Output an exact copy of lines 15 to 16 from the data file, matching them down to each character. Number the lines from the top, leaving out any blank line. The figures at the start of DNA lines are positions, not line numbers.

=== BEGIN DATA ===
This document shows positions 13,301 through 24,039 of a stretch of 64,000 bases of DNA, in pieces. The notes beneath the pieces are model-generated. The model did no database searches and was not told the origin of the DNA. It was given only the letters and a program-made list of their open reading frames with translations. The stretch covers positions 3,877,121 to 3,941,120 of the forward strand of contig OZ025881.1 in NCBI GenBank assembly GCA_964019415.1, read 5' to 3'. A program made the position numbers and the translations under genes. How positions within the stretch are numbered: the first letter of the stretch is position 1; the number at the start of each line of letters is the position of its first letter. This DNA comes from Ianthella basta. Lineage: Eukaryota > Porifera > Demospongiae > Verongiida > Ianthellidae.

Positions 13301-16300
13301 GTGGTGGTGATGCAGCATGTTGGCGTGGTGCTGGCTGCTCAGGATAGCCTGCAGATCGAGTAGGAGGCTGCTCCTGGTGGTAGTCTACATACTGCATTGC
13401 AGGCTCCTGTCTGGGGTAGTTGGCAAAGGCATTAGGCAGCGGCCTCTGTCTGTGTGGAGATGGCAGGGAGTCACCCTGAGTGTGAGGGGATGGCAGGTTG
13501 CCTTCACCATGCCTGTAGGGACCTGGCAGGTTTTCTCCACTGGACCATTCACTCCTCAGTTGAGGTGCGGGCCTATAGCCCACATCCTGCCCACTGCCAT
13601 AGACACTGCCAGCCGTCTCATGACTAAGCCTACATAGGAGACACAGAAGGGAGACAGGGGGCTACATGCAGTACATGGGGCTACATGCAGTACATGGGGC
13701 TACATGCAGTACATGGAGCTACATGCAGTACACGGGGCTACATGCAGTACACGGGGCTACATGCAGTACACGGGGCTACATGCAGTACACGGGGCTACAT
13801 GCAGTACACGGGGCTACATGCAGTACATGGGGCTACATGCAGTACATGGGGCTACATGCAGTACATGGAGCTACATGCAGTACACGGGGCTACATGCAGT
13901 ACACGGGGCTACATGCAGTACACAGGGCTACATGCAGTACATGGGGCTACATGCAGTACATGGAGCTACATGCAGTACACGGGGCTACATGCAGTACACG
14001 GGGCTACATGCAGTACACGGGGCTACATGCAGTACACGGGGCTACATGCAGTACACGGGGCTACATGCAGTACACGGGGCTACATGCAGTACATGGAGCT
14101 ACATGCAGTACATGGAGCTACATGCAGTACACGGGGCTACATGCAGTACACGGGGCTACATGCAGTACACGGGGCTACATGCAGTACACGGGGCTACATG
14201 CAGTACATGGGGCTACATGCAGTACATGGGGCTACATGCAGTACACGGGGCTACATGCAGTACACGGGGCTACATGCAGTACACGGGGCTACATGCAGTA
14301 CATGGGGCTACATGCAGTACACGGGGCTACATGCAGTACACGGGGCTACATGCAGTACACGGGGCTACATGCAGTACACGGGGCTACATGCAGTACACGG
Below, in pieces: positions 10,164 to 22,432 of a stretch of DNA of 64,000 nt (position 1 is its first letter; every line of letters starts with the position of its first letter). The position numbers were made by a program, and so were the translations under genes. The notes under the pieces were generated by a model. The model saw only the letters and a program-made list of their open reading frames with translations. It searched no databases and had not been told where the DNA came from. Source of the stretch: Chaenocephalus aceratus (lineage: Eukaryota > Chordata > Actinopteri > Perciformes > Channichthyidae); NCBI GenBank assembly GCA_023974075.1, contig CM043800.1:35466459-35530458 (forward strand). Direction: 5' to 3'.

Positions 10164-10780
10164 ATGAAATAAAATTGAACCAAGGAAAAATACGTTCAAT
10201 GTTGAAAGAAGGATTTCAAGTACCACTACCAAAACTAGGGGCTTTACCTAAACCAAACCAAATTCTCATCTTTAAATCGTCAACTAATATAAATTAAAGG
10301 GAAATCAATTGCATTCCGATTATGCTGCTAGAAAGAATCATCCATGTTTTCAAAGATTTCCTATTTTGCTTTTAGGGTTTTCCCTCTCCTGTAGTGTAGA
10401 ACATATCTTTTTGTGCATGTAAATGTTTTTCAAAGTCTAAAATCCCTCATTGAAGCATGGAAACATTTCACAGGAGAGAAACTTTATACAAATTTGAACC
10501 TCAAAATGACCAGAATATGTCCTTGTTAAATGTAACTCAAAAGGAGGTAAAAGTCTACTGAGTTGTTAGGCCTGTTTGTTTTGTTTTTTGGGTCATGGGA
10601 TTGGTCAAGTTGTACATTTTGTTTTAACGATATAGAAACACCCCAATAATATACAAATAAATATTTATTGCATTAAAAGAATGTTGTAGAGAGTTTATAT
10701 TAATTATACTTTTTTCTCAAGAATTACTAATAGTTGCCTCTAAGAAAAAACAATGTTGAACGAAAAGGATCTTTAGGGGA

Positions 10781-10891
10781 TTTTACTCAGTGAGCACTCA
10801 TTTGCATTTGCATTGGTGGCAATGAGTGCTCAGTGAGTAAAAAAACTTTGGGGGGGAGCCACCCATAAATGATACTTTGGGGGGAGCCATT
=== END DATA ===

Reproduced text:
Positions 10164-10780
10164 ATGAAATAAAATTGAACCAAGGAAAAATACGTTCAAT